IMAGE OF THE WEEK
Three schools and a total of 35 middle school girls participated in this years Supporting Young Women in Geography (SYWIG) Day, held in the Department of Geography on April 22. One activity, run by Carolyn Fish, Cary Anderson, and Emily Domanico focused on mapping the impacts of climate change. Here, girls are using contour lines on a topographic map to predict what coastal areas would be inundated in the future with 25 feet of sea level rise. Photo: Tara Mazurczyk.
The Department of Geography launched a new website on March 20, 2018. The URL will be the same as before: www.geog.psu.edu, however any links to pages within the old site will no longer work. Check any links you currently have to our website, and contact email@example.com if you are having trouble linking to the pages or content you seek.
- A paper by Jamie Peeler and Erica Smithwick titled “Exploring invasibility with species distribution modeling: how does fire promote cheatgrass (Bromus tectorum) invasion within lower montane forests?” has been accepted for publication in the journal, Diversity and Distributions.
- Brian King’s book, States of Disease: Political Environments and Human Health, received the Julian Minghi Distinguished Book Award from the Political Geography Specialty Group of AAG.
- Harrison Cole passed his PhD candidacy exam.
- Aparna Parikh successfully defended her dissertation.
- Megan Bauman passed her PhD proposal defense.
- Julia Higson is giving a presentation at the 2018 Center for Global Studies, Penn State-Pittsburgh Undergraduate Research Symposium, April 6 at The Nittany Lion Inn.
My academic and professional path began in geography and (at mid-career) has settled in the design fields of urban planning and historic preservation. This talk draws on work from two different points in my career: research begun in the early 1990s on the urban history of NYC at the turn of the 20th century, very much inspired and informed by the mentorship of Deryck Holdsworth; and work (ongoing since 2014) on the conservation and interpretation of Rwandan genocide memorials. The links between these projects center on interpreting and practicing historic preservation and urban design as cultural and social practices. These, and my other scholarly and professional projects, continue to be informed by the basic insights about societies and built environments I learned first in cultural and historical geography.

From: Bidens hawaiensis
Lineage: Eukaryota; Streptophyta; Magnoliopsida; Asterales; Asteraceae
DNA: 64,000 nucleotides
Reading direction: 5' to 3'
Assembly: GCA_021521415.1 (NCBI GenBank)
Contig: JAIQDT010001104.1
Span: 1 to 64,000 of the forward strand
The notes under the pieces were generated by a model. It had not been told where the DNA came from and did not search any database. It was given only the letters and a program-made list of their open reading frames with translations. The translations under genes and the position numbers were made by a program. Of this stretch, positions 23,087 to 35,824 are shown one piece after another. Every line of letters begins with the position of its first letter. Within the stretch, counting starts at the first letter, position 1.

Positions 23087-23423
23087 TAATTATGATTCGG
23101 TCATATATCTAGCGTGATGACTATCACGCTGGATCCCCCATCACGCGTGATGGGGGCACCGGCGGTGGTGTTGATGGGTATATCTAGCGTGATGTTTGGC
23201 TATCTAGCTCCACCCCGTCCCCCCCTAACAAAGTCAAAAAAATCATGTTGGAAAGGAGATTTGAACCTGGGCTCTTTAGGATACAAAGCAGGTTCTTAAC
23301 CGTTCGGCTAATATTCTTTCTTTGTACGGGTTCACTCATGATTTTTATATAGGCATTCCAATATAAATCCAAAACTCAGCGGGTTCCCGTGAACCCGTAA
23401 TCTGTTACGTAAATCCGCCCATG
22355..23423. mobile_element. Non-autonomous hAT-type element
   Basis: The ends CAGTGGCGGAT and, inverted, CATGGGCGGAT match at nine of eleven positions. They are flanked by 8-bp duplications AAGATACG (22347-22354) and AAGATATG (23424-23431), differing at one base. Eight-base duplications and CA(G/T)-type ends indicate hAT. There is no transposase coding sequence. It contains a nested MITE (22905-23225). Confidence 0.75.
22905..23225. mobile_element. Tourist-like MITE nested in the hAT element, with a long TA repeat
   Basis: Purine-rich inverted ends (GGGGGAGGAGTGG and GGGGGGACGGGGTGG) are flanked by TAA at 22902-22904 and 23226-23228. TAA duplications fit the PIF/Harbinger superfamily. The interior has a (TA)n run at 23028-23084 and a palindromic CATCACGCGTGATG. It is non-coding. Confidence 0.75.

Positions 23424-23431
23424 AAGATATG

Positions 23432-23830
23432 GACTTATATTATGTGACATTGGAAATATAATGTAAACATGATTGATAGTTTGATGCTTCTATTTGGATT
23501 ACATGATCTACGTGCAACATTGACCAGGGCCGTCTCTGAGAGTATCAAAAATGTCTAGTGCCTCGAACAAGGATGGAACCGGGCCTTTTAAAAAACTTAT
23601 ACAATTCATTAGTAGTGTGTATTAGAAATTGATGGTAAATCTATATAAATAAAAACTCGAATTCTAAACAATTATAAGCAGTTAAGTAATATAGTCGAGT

- 3:30 to 5:00 p.m.: Refreshments are offered in 319 Walker Building at 3:30 p.m.; the lecture begins in 112 Walker Building at 4:00 p.m.
- Coffee Hour To Go Webcast
Penn State Geographers at AAG
More than 70 Penn Staters, including students (graduate and undergraduate), faculty, and staff are participating in the AAG annual meeting in New Orleans, April 9–14.
Among the highlights:
- Several online geospatial program MGIS students will be giving their capstone presentations during the meeting.
- The Penn State Geography Alumni and Friends reception is planned for Thursday, April 12, at 7:00 p.m. at Napolean House, New Orleans.
- The Supporting Women in Geography Panel, “Reflecting on the past and future of Supporting Women in Geography (SWIG), 6th Annual Panel” will take place, April 13 at 5:20 p.m.
- Spreadsheet on Box with all Penn Staters and their sessions
- More AAG program information
- Undergraduate Student Activities & Resources at the 2018 Annual Meeting
Peirce F. Lewis, an American geographer and professor emeritus at the Department of Geography at Penn State, died on February 18, 2018 in State College, PA. He was 90.